BULLHEAD CITY — The nationwide tour of the Academy Drum and Bugle Corps brought 150 competitive musicians to Bullhead City for a brief visit last week.
It eventually brought their instruments and luggage, too.
The ADBC, from the Arizona Academy of Performing Arts in Tempe, embarked on a two-month, 9,000-mile sojourn with an ominous start.
“That’s the life of drum corps, actually,” said sound engineer Beno Morris on Thursday, when the corps was supposed to be rehearsing in Bullhead City for the opening weekend of a tour that will take the Academy from coast to coast for about two-dozen performances and competitions in 17 states. The group of musicians includes recent Mohave High School graduate Brigham Marsmaker in a cast of teenage musicians and drill team members from across the United States and a half-dozen foreign countries.
After breaking camp to start the tour, the Academy and its caravan of buses, trucks and support vehicles trekked across Arizona toward a weekend of shows and competitions in California. In Page, Ariz., however, the massive trailer carrying the corps’ instruments broke down.
“There was a tire issue leaving Page,” said Todd Livingston, one of the tour directors. “(The trailer and all the band’s equipment) is on the way. Hopefully.”
The tire pressure issue was something that could be fixed, but required leaving the trailer — and hundreds of thousands of dollars worth of instruments and equipment — behind. The vehicle would have to catch up with the group later.
“Hopefully,” Morris said, echoing Livingston.
That was only the start of the adventure. Leaving Williams, Ariz., the group lost one of its four buses.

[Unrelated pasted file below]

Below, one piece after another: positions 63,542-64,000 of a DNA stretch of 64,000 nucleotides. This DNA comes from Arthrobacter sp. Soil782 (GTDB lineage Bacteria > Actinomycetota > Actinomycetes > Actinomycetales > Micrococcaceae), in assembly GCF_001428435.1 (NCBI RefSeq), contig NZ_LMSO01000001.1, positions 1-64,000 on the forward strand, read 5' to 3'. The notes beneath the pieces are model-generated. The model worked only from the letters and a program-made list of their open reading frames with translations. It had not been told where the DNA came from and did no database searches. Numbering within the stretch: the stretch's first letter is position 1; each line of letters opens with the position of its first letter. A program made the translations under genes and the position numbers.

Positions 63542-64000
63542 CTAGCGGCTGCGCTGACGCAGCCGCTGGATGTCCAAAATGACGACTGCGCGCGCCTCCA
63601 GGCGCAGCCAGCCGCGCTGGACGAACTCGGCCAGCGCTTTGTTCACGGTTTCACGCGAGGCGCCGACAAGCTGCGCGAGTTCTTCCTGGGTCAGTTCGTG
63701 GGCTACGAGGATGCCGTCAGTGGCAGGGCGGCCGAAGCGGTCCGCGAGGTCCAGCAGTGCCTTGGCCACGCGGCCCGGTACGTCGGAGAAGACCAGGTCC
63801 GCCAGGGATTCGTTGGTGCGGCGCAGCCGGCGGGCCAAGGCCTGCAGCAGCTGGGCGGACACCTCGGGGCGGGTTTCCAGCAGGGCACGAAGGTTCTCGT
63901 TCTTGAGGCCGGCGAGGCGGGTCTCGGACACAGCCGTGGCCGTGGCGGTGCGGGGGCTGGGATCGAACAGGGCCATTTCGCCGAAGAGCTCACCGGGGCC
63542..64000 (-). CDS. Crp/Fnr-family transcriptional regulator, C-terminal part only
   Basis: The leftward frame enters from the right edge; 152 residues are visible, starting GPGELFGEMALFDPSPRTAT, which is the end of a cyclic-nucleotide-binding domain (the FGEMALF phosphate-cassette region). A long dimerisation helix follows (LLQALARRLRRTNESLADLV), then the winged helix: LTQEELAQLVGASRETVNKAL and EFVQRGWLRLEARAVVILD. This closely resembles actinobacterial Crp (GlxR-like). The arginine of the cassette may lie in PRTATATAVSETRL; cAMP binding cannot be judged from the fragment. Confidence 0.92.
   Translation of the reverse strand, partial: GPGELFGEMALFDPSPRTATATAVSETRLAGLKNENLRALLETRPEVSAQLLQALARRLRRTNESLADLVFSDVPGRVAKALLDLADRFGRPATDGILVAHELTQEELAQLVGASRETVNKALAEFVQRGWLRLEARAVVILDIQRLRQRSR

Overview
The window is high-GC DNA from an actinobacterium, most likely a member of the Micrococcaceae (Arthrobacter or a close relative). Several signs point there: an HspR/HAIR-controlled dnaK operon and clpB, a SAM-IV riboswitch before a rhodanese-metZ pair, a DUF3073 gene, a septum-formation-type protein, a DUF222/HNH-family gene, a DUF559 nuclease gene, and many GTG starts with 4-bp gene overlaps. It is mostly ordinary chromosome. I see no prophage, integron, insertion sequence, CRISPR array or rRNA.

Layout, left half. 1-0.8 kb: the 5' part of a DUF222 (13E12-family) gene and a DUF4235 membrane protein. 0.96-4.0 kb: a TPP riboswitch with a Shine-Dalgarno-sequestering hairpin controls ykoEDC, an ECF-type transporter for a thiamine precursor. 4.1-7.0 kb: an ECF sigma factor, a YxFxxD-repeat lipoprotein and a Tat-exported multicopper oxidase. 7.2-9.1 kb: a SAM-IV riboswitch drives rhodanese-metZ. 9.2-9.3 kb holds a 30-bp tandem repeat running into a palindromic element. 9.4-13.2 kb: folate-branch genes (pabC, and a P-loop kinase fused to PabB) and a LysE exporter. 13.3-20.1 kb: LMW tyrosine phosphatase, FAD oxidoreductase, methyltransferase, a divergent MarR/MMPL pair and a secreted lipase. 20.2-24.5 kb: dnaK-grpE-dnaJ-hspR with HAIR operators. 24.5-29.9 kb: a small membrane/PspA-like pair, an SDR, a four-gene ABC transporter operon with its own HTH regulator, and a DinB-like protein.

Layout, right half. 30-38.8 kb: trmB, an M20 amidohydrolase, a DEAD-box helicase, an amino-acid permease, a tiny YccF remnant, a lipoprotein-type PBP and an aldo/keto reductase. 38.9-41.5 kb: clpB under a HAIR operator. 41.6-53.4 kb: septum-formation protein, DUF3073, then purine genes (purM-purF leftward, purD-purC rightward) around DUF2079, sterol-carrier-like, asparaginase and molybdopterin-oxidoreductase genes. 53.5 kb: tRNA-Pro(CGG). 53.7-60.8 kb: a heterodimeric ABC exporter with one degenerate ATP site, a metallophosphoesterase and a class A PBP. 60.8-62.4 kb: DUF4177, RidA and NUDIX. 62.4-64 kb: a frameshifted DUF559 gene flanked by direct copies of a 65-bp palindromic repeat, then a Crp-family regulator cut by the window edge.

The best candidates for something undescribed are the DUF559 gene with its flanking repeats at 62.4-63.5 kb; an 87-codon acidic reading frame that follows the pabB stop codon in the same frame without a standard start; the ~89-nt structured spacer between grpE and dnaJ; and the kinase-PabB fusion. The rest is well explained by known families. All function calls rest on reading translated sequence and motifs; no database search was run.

“We had a bus — we’re still not totally sure what happened, it stopped moving. It just stopped,” Livingston said. “We had to get everybody off that bus onto the other buses.”
Sounds simple enough.
“We had to cram four buses worth of people into three buses,” Morris said.
That meant that personal luggage on those three buses had to be sacrificed to make room for more humans.
“We were all crammed in there,” said corps member Caleb West while fellow percussionist Travis Rowland contorted his body to demonstrate how he spent the two-hour trip from Williams to Bullhead City.
“We all made it,” Morris said. “We’re all safe. That’s the main thing.”
Without instruments, the group didn’t get much rehearsing accomplished on Thursday. The instrument vehicle did arrive late Thursday afternoon, in time for one walk-through of the corps’ planned weekend performances in Fresno, Calif., on Friday, at the Moonlight Classic in Sacramento on Saturday and at Stanford Stadium today.
From there, it’s on to Oceanside, Calif., then to the Rose Bowl in Pasadena, then Riverside on July 3 before a brief return to Arizona for a performance in Tempe on July 5.
Then the real travel starts, taking the group through the Midwest — Oklahoma, Missouri, Illinois, Iowa and Minnesota — then on a Southern swing that includes events in Texas, Arkansas, Alabama and Georgia before heading to Ohio, Pennsylvania and New York.
The tour ends with the Drum Corps International championships Aug. 11-13 in Indianapolis.
While the adult staff members of the Academy group seemed to be taking things in stride — “We’ve all been through this before. Well, at least something like this,” Morris said — the young musicians also seemed to be adapting well.
“We didn’t have much to do,” said Rowland about the practice-without-instruments routine. “We sort of practiced mentally. We all need to practice mentally anyway.”
West noted that it was an inauspicious beginning to a long trip. But, he said, he is seeing it as an adventure.
“We’ve got the rest of the country ahead of us,” he said. “Can’t wait to see what happens next.”